By Mark V. Lonsdale, STTU
Going back a few decades, we seldom heard the term “precision rifle.” We had hunting rifles (not very accurate), varmint rifles (more accurate), target rifles (more accurate), and benchrest rifles (most accurate). But even the terms accurate and precision are not interchangeable.
Precision is the ability of the rifle and ammo to shoot very small groups (sub 0.5 MOA), while accuracy is the ability of the shooter to get that group into the center of the target. An accurate hunting rifle may be one that can hit a deer from zero to 300 yards, but that could be a rifle capable of only 2-3 MOA accuracy (6″-9″ at 300 yards). Accurate enough for hunting but not for competition.
Precision doesn’t help if the shooter can’t get on target
This rifle was zeroed to hit the center, but with a change in reloading powder the 0.6″ 5-shot group moved 1.5″ right and high. Definitely an example of precision but in need of re-zeroing
The common components of a precision rifle are a sturdy, reliable action; a match-grade barrel; a well fitted stable stock; a clean, light trigger; precision scope mounts and rings, and a quality, high magnification scope. The final component is match-grade ammunition.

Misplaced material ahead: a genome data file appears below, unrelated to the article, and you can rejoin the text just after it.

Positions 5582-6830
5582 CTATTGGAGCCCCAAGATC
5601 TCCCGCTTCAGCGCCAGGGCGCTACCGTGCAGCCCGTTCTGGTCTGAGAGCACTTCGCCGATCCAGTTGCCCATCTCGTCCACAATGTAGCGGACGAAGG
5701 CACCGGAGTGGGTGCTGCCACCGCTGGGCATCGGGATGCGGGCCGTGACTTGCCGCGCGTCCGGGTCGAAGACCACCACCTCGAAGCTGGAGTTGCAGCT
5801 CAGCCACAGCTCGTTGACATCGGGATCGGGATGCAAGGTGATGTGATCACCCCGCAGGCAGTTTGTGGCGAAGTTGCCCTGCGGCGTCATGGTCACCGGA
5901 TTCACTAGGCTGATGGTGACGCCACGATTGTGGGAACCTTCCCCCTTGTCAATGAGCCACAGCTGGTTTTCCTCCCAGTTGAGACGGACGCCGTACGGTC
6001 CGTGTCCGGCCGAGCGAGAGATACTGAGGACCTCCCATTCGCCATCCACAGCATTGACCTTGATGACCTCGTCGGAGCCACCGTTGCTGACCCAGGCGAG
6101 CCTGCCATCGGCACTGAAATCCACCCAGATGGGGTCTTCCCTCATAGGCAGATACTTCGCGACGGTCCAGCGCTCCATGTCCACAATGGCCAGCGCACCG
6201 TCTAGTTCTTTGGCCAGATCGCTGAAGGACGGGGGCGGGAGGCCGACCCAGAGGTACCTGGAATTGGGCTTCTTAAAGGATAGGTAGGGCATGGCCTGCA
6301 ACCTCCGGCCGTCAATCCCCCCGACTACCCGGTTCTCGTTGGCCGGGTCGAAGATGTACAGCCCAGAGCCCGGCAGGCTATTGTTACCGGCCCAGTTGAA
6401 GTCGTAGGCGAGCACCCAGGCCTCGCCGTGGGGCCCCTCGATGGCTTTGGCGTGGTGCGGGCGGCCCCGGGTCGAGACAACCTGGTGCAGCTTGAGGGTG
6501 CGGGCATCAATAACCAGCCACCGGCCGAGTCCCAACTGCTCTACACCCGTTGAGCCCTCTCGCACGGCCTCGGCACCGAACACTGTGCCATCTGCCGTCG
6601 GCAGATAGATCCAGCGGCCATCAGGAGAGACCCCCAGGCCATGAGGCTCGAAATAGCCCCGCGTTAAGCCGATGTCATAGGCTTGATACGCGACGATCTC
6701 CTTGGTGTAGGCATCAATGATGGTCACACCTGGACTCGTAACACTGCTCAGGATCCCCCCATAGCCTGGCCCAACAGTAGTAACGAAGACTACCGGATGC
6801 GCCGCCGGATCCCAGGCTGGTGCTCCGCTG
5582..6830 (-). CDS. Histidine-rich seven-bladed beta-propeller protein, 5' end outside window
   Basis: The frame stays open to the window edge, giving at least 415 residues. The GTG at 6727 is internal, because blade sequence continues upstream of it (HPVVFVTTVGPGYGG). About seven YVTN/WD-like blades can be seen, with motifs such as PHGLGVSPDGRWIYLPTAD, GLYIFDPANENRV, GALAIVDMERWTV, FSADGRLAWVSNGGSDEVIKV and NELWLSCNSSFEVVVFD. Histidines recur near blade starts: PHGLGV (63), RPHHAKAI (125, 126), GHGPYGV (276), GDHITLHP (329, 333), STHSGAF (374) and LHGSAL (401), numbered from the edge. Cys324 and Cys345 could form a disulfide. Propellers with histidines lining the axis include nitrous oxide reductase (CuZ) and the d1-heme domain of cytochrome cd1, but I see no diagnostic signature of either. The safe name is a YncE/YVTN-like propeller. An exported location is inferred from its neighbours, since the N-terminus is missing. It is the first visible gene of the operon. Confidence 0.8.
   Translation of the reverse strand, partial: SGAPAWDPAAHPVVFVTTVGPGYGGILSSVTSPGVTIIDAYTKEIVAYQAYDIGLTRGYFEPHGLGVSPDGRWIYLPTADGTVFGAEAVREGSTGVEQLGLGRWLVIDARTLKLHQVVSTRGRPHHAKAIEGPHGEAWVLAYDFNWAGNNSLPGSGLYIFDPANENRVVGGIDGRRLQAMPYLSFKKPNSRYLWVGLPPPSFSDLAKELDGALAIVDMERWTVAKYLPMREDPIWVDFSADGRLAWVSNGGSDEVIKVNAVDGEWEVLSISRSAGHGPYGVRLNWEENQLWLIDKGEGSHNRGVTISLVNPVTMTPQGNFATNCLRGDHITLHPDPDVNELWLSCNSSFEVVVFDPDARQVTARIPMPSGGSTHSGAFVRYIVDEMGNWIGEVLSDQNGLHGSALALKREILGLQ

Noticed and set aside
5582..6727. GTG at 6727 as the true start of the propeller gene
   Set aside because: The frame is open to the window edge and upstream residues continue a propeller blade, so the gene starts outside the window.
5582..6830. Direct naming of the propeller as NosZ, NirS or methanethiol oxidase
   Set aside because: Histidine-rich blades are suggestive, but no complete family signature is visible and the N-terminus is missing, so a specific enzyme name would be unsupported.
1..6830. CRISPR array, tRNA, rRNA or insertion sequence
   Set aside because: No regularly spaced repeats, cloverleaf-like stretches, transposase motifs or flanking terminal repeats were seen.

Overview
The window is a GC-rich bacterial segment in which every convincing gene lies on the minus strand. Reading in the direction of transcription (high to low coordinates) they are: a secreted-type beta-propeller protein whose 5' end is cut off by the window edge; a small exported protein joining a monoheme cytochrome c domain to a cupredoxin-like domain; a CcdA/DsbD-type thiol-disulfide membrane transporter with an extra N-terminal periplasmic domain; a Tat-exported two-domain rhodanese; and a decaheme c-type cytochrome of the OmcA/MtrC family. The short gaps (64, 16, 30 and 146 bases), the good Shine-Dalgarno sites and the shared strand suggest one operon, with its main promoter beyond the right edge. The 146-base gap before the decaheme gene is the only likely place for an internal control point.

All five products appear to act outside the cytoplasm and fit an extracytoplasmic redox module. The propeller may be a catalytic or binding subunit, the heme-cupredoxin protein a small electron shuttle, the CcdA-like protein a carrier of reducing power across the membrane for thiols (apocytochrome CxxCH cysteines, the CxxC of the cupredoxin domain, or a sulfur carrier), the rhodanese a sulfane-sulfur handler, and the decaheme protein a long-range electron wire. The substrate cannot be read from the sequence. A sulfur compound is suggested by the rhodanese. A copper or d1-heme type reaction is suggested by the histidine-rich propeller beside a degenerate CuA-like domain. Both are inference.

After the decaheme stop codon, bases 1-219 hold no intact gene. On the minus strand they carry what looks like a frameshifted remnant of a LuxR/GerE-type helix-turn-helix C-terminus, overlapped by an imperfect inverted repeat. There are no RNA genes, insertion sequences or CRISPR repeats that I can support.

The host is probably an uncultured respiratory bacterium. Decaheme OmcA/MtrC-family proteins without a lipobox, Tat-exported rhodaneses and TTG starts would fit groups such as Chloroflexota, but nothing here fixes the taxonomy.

The reason for a high magnification scope is to be able to establish a clear and precise aiming point. Using the target above as an example – the cross-hair reticle of a 10X scope completely covers the white 10 and X rings. Whereas, with a 25X scope, the shooter can quarter the X ring or place the aiming dot exactly on the X ring. This makes a big difference at 100 yards, 1,000 yards, and for ELR shooting.
ELR .338 Lapua Magnum built on a Stiller’s TAC338 action, Bartlein barrel, bedded into a McMillan A5 stocked , with a Nightforce ATACR 7-35x56mm MOAR scope.
6.5 Creedmoor PRS rifle built on an Atlas action with a Bartlein barrel in a McMillan A6 stock. Scope is the Leupold Mark 5HD 5-25x. PRS shooting can require engaging 18″x24″ IPSC steel targets out passed 1,200 yards. That equates to less than 1.5 x 2.0 MOA
.308 Win F-TR rifle for 600 and 1,000-yard competitions. Kelbly’s Panda action, heavy match-grade barrel, McMillan XiT stock, with Leupold Mark 4 fixed-power 24X scope.
Tactical .300 Win Mag built on a blueprinted Rem 700 action, Bartlein Heavy Palma barrel, McMillan A6 stock, Badger M5 bottom metal, and Leupold Mark 8 scope
Note that each of the rifles above was built for a specific purpose, but all are equally accurate precision rifles. They all shoot sub 0.5 MOA with the right ammunition and in the hands of a competent shooter.